Nearly 15 years after it was recorded, Bush Tetras’ 1998 album Happy is finally getting a release. The band, an under-famous staple of the New York post-punk scene, formed in 1979, breaking up and reuniting several times, most recently getting together in 2007. The record, produced by Don Fleming (Sonic Youth, The Screaming Trees), fell into release-and-copyright hell when original distributor Mercury was sold.
In just one more trip around the sun, another swarm of immensely talented but under-recognized musicians has harnessed its collective talents and discharged its creations into the void. This list is but one fraction of those dedicated individuals who caught our ears with some serious jams.
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Since the release of their last studio album, Another Sound is Dying, the boys of Brooklyn-based dub-metal band Dub Trio have been busy touring extensively as well as working as the backing band for acts such as Matisyahu. But in that time, they’ve managed to get back in the studio to continue crafting their own distinct songs.
IV, the band’s latest release, is possibly their heaviest and most experimental album yet. It waxes and wanes between raw, thrashing metal and chilled-out ambience, highlighting the band’s versatility. And though the sound is far from reggae, it never fully departs from the dub genre. Listeners of IV should expect to hear “dub,” rather, as a concept: compositions are mangled and manipulated to explore different ideas and emotions.
Bassist Stu Brooks and drummer Joe Tomino took time out of their touring schedule to speak with ALARM about their latest album and about the evolution of their sound.
You’ve mentioned that much of the songwriting for this album was done on the road. What was that process like?
Joe Tomino: The first batch of songs for IV were written in Chavagne, France at the start of one of our previous European tours. We had a few days off before we started the tour, so we set up our equipment in a house and played all day. The next batch of songs was written several months later in Brooklyn. We rented a rehearsal space in for a few weeks and worked on more material. Finally, the last couple of songs were written in the studio. [We] actually wrote, recorded, and mixed in the same day. It was an interesting approach of having this discipline of going in to the studio with an idea and needing to come out with two completely finished songs within one day.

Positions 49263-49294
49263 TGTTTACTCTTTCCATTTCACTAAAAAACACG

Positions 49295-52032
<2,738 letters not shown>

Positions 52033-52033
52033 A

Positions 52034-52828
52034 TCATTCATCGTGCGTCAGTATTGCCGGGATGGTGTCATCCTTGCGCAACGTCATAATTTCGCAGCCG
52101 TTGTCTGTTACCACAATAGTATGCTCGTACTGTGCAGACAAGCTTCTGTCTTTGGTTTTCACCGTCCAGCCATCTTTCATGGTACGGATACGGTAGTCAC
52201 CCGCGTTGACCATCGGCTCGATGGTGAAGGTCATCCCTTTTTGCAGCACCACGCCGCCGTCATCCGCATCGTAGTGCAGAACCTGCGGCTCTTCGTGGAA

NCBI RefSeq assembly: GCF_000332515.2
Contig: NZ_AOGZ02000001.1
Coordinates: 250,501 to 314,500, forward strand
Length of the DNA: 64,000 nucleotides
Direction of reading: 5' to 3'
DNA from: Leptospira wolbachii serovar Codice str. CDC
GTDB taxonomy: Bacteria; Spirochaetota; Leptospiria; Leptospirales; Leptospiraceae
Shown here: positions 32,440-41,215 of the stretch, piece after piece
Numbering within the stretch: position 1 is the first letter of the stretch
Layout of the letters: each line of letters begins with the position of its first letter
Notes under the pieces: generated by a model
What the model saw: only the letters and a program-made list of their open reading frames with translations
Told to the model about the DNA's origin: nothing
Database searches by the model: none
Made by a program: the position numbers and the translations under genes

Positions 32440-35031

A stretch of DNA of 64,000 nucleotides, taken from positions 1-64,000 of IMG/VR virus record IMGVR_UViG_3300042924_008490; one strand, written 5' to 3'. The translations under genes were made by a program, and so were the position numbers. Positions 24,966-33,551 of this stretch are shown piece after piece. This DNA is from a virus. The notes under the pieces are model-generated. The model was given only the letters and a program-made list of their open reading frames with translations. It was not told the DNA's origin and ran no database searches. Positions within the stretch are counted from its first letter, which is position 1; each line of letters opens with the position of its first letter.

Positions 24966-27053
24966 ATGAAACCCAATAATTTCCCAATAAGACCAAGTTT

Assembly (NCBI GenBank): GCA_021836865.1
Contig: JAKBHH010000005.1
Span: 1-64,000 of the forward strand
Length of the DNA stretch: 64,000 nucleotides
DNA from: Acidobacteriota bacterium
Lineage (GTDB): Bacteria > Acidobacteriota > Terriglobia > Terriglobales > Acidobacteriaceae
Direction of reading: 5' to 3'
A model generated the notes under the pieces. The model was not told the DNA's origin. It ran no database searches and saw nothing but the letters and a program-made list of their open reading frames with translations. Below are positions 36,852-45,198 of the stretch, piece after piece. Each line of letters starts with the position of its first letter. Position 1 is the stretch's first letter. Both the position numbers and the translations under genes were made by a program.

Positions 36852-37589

Though Another Sound is Dying took a noticeably heavier direction, IV is even more packed with riffs. Has the band’s hefty tour itinerary led to songs that have more live energy?
JT: As with all our tours, the songs we play from night to night are always evolving. There is enough inherent improvisation in our music that we can subtly change things from night to night or tour to tour. We always try to give the audience as much of a visceral experience as possible from stage. Since there are no lyrics or front-man talking between songs, we rely on energy to propel the performance. A Dub Trio show is like an emotional rollercoaster of sound.
There are fewer full-on dub moments on IV, but you added a few tracks that are completely different, including a “Dub Trio take” on dubstep, a minimalist percussion piece, and a nine-minute tune that starts with toy piano and goes ambient at the end. What else do you want to try that you haven’t yet?
JT: Not sure. We’ve covered a lot of ground, musically, between our four studio albums. These days we’re really enjoying playing a good, old-fashioned blues jam at sound check every chance we get. The other day we played a twelve-bar blues [piece] with some sub-bass keyboards, distorted and effected guitars, and some dubstep-sounding drum samples. We try not to set any limits on where the music will take us when we are composing new songs.
Long car rides, too much gas-station coffee, and being surrounded by incompetent drivers on the California interstate have made the members of Dub Trio a little restless this afternoon, but the good-natured band from Brooklyn is taking it in stride.
Crooner Jeffery Osbourne’s 1982 R&B hit “On the Wings of Love” plays over satellite radio, a device, the band agrees, that has infinitely improved road trips. “Oh my god, yeah—it’s a beautiful thing!” guitarist DP Holmes exclaims.
The band is at the tail end of its West Coast tour with Helmet. Next week it’s back east to take off again with fellow New Yorkers and friends Gogol Bordello. Relentless touring is the life of an up-and-coming, hard-working band.